Sunday, January 27, 2013

Bringing 21st Century coal to Newcastle. I mean, to China.

To the Point had a discussion of the effort to take American coal, which is currently having trouble competing with natural gas, and export it to China.  Stanford's Frank Wolack says that it may not be so bad from a climate perspective.  His argument is that China is so hungry for power that bringing new coal to there will not really change its carbon emission patterns but will have a beneficial effect of raising the cost of coal in the US market and therefore assist the transition away from coal.  Opponents cite University of Montana's Thomas Power to argue that China's coal usage is very price-responsive and their energy usage is very inefficient.

So, dueling profs, and what to do.  I've attempted Eli's sneaky trick to RTFA with only partial success.  Power's work is here:

....One recent study found that a 10 percent reduction in coal cost would result in a 12 percent increase in coal consumption. Another found that over half of the gain in China’s “energy intensity” improvement during the 1990s was a response to prices. In other words, coal exports will mean cheaper coal in Asia, and cheaper coal means more coal will be burned than would otherwise be the case.... Lower coal costs will encourage investments in new coal-burning facilities in Asia—which in turn create a 30- to 50-year demand for coal....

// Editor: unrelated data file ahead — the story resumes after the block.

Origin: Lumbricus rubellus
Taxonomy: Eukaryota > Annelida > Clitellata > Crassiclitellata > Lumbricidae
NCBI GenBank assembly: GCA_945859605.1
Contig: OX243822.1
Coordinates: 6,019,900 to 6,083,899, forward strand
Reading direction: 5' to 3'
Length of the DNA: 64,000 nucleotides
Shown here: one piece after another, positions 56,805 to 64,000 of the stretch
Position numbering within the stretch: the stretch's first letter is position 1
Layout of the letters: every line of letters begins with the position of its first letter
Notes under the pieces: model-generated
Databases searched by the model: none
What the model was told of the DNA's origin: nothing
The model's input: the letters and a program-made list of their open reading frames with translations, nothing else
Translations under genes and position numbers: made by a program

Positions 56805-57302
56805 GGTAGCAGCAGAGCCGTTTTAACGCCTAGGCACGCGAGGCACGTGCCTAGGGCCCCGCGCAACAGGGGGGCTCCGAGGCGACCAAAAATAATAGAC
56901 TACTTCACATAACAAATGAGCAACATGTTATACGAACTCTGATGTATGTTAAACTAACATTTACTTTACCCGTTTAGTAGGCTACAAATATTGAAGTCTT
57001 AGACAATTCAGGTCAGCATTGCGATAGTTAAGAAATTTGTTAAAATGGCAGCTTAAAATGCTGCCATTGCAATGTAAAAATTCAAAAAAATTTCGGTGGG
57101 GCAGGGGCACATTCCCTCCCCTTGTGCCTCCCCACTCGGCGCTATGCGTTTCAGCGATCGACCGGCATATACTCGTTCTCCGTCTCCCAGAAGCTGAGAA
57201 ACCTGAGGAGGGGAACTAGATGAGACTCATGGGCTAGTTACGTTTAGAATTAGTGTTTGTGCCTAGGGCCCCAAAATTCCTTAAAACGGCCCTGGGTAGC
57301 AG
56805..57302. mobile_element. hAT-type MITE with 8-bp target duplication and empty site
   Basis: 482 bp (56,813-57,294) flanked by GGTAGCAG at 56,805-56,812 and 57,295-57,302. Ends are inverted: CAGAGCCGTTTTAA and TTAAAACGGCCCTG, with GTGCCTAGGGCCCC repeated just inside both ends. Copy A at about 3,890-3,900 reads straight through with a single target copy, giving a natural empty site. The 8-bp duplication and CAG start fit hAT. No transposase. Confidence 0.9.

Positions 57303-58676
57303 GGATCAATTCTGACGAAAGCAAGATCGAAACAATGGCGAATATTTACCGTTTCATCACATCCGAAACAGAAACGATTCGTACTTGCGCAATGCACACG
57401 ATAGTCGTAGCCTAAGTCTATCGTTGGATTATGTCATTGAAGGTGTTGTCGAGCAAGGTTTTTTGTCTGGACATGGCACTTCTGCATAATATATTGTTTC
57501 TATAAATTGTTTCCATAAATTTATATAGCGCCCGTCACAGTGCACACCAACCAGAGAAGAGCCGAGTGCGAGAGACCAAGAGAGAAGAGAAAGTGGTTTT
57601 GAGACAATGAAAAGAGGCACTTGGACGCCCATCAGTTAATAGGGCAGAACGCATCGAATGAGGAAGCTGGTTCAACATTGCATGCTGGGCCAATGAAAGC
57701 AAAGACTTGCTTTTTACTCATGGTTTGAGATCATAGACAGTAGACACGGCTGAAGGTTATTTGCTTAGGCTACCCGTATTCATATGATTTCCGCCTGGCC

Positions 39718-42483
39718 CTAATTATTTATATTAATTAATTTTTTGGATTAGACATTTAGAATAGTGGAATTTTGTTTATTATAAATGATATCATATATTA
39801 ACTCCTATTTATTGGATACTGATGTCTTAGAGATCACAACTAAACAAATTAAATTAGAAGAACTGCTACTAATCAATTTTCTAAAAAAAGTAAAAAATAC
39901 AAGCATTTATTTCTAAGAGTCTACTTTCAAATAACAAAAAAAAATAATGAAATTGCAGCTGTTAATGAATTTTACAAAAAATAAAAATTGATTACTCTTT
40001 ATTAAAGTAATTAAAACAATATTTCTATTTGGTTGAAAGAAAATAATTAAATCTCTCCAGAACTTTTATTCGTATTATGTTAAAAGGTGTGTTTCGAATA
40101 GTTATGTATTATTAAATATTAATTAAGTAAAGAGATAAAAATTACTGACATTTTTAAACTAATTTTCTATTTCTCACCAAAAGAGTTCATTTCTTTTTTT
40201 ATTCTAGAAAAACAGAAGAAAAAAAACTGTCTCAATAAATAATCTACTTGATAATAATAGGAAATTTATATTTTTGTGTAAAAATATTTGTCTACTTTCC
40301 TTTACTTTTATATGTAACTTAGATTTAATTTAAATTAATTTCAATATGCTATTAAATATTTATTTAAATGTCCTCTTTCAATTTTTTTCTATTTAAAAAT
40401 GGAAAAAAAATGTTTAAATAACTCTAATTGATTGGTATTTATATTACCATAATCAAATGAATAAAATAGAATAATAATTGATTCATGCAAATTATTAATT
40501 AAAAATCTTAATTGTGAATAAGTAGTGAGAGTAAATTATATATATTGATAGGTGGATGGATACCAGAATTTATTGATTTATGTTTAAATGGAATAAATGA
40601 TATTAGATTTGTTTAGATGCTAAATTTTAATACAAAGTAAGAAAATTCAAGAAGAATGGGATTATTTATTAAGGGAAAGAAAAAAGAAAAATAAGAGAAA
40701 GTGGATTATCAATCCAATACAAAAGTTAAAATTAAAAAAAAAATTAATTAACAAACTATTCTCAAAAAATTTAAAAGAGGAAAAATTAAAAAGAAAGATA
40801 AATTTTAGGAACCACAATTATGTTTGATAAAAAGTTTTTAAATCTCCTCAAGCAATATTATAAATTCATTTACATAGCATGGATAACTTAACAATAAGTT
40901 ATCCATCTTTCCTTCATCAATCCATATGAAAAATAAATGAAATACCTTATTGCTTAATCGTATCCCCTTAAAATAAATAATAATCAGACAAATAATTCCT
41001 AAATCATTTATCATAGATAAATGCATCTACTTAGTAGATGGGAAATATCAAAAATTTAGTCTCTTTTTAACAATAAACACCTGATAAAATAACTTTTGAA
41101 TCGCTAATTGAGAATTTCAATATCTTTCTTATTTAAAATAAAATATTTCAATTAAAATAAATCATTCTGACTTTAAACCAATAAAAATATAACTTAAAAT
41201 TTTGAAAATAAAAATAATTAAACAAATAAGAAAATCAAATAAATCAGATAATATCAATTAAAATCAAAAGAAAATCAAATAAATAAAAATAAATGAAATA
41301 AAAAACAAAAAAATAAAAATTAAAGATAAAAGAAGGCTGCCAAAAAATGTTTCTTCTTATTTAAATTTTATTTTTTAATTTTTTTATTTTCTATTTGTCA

Energy usage per unit of GDP across the Chinese economy is almost four times that in the United States and almost eight times that in Japan. The Chinese government and the large state-owned enterprises that produce, distribute, and use larger amounts of energy are well aware of the burden that high and rising energy cost can impose on the economy. The energy policies embodied in the last several five-year plans have focused heavily on improving overall energy efficiency in order to effectively control energy costs. Lowering coal costs to China would undermine these valuable energy efficiency efforts....


Wolack's technical work eluded me, although there's plenty of mainstream press about it.  I didn't find it on his academic website or elsewhere, but maybe it's out there.  The gist seems to be that China is so power-hungry that its coal demand is relatively inelastic to price, while the US demand is elastic.  Prof. Power obviously disagrees, and I doubt I have the econ chops to sort through it rigorously.